I am not a cat person.
Yet I couldn’t help clicking on a cat video yesterday–two cats, each with a hospitality bell next to them, and a plate. Each time they rang the bell, they got a piece of kibble. Completely Pavlovian to the point where the one cat figured out that it didn’t matter which bell he rang. As long as he rang a bell, he got a treat.
This little video reminded me that we live in a transactional society–you give me 3 oranges and I give you 6 bananas, you post a funny picture on Facebook and I “Like” it, I get rid of all of the Candy Crush icons and the bear rises above the line so I win.
This isn’t new, but transactions have grown in number as technology and the Internet are become more integrated into our daily and work lives. Email–of which I am an enormous fan–gets quicker answers than phone calls or letters. A two-minute Facetime session in the morning means no phone call. Make a quick 360 pirouette in a crowd, and we see smartphones everywhere, and people deeply enmeshed in these transactions.
I have friends and colleagues who will wax poetic on both sides of the argument–“smartphones have created greater connectedness” to “smartphones and technology have depersonalized relationships and isolated us.” These two perspectives represent specific answers to the key questions that arise when we make one of these transactions: What is the value of what we have? What do we seek to get in return for that value? And what must we give up in the exchange?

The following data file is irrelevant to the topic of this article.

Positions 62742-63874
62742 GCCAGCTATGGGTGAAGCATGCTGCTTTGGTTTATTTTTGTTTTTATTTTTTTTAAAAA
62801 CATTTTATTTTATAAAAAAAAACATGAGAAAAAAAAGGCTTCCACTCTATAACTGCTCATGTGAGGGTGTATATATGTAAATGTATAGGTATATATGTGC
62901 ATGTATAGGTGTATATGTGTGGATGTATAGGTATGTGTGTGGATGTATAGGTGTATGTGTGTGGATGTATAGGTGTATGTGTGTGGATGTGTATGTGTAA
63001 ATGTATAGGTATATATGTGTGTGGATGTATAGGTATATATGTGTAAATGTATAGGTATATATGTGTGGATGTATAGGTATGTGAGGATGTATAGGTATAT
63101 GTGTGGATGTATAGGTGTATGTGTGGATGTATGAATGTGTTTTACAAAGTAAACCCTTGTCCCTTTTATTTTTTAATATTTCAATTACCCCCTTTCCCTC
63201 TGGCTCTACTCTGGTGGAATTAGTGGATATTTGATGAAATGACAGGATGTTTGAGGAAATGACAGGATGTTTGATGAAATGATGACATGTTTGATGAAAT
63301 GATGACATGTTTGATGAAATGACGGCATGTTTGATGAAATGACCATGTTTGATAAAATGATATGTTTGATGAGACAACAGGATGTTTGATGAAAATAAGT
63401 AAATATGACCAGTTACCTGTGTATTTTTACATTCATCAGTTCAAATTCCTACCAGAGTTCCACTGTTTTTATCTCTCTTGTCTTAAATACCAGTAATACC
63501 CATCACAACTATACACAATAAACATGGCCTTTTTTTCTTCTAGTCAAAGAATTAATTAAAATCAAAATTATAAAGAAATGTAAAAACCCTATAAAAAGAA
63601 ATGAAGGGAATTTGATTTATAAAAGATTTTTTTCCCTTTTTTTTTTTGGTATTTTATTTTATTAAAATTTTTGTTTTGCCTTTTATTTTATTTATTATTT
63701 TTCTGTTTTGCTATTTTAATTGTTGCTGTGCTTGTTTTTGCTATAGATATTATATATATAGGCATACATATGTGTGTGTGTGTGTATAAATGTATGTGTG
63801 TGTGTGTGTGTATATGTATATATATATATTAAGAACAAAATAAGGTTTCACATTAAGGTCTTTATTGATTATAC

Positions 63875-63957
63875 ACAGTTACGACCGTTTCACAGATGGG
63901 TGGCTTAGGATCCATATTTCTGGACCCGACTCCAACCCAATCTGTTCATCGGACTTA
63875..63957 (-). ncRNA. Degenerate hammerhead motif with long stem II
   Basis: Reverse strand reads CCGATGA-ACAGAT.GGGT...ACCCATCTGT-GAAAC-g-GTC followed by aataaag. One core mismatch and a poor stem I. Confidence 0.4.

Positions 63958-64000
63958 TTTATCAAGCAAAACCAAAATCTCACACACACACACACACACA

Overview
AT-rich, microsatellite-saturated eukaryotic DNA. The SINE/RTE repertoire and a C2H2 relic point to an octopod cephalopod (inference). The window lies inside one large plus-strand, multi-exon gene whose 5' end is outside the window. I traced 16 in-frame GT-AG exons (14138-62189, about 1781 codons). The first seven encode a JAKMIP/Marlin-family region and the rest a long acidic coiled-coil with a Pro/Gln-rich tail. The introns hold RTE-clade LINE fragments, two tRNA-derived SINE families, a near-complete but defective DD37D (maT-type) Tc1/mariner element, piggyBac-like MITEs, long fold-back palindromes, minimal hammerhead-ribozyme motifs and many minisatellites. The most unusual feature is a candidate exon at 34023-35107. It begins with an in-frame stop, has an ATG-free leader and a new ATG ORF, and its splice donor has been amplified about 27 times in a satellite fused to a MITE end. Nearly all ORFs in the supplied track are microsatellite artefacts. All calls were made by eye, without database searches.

As Jesus has shown us repeatedly through the Gospels this Lent, we are called to engage in personal relationships with others, not mere transactions. That means that empathy is required of us–being able to listen deeply, hear and understand the thoughts and feelings of others, and respond.
Early in his tenure at our parish, our youth minister met with a young mother who wanted to know if her son who was developmentally impaired could receive his First Communion with the second-graders that year. This was not the first parish she had come to. At the other parishes, she was turned away for various reasons, but they boiled down to either the priest didn’t think he was capable of understanding the Sacrament or it would be an inconvenience.
She was shown very little empathy and compassion. The transaction–Sacrament to a child–required too much than they were willing to exchange.
In the end, the decision for our youth minister to say “yes” was actually easy. He recognized as the mother already had that her son was as much in the image of God as anyone else and quite capable of understanding what he was about to do. What she and her son received in return was more than they expected–they became part of a larger community that fostered and sustained them, and continues to do so. On the youth minister’s part, he gave up some extra time and work to fashion a program that met the young man where he was.
How do we move from transaction to connection? The next time you are faced with a need to connect with people, ask yourself these questions:
- What is valuable about the connection with the other person? Is the person a friend, colleague, or stranger? Are you trying to forge a stronger partnership or tapping them for information?
- What do we seek to get in return for that value? Is this a long- or short- or no-term relationship?
- What must we give up in the exchange? How much time will this take? Can you commit to the exchange? How are you going to overcome what makes you uncomfortable in this exchange?